Yes, you should be able to unwind the contract based on the fact that they do not have a valid CO. If a TCO expires and is not renewed, a new buyer may find it difficult or impossible to renew homeowner's insurance policies or to sell or refinance the new home. This is reason enough to get out of the contract.

Customer: replied 7 years ago.
but the contract has no provision that specifically addresses that they need a CO to close the purchase so that's worrying. Also, from 2006 the condo has been issued a TCO. So how come they have obtained a TCO and been able to renew it even after 2 years have passed?
Expert:  LADYLAWYER replied 7 years ago.


The law clearly states that a TCO is only renewable up to two years after issuance. So how do you know the TCO hasn't already expired? If it has, it does not matter that the contract does not have a provision that says they would need a CO to close. A buyer is entitled to back out of a sale's contract for many different reasons. One big one would be that the condo is free from any hindrances that might cause a big issue for the buyer when trying to obtain a CO. If you're trying to get out of this contract because you do not want the condo, you need to call the seller's agent and tell them that you foresee a problem with the TCO/CO because the law explicitly states that a TCO cannot be renewed for more than 2 years from the date of issuance. If you want to buy the condo, but are worried about obtaining the CO, you need to contact the Department of Buildings verify whether the TCO is in effect, and if so, why it still is, and for how much longer (it could very well be an oversight). Either way, this whole issue is reason enough to be able to back out of a contract.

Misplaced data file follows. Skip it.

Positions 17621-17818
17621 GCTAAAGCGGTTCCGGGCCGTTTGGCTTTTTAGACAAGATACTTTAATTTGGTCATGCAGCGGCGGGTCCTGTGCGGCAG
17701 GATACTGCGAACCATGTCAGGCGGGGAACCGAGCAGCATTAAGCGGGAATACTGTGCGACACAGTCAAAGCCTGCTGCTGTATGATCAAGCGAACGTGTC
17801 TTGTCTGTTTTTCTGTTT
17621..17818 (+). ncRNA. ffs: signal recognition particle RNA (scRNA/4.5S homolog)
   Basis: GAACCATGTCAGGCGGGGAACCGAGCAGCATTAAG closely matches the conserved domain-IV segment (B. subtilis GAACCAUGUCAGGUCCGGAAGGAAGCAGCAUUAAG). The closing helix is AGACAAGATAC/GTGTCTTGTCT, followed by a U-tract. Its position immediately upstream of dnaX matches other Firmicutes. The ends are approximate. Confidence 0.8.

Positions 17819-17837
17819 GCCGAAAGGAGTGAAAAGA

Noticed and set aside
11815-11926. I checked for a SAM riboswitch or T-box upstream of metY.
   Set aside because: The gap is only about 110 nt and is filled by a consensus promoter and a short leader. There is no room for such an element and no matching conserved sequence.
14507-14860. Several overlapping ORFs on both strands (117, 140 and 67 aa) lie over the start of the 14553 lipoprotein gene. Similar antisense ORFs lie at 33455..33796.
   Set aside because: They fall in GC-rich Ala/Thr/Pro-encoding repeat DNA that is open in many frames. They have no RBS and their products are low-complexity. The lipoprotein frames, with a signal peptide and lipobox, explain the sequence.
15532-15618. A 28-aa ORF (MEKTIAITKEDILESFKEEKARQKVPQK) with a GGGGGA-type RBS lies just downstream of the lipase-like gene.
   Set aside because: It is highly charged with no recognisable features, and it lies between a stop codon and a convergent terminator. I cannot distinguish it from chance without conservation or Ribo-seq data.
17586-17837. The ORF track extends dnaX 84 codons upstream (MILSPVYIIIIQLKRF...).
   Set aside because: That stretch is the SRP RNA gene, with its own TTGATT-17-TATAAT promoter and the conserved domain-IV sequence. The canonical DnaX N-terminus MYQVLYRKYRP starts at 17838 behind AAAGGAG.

Customer: replied 7 years ago.
I looked at the building address at NYC dept website and it shows that in 2006 they were issued a TCO. Still they are issuing renewed TCO's to the building. I did want to buy the condo and really didn't want to lose the apartment but I don't want to get something that will cause me problems. What happens after the TCO expires to the condo owners?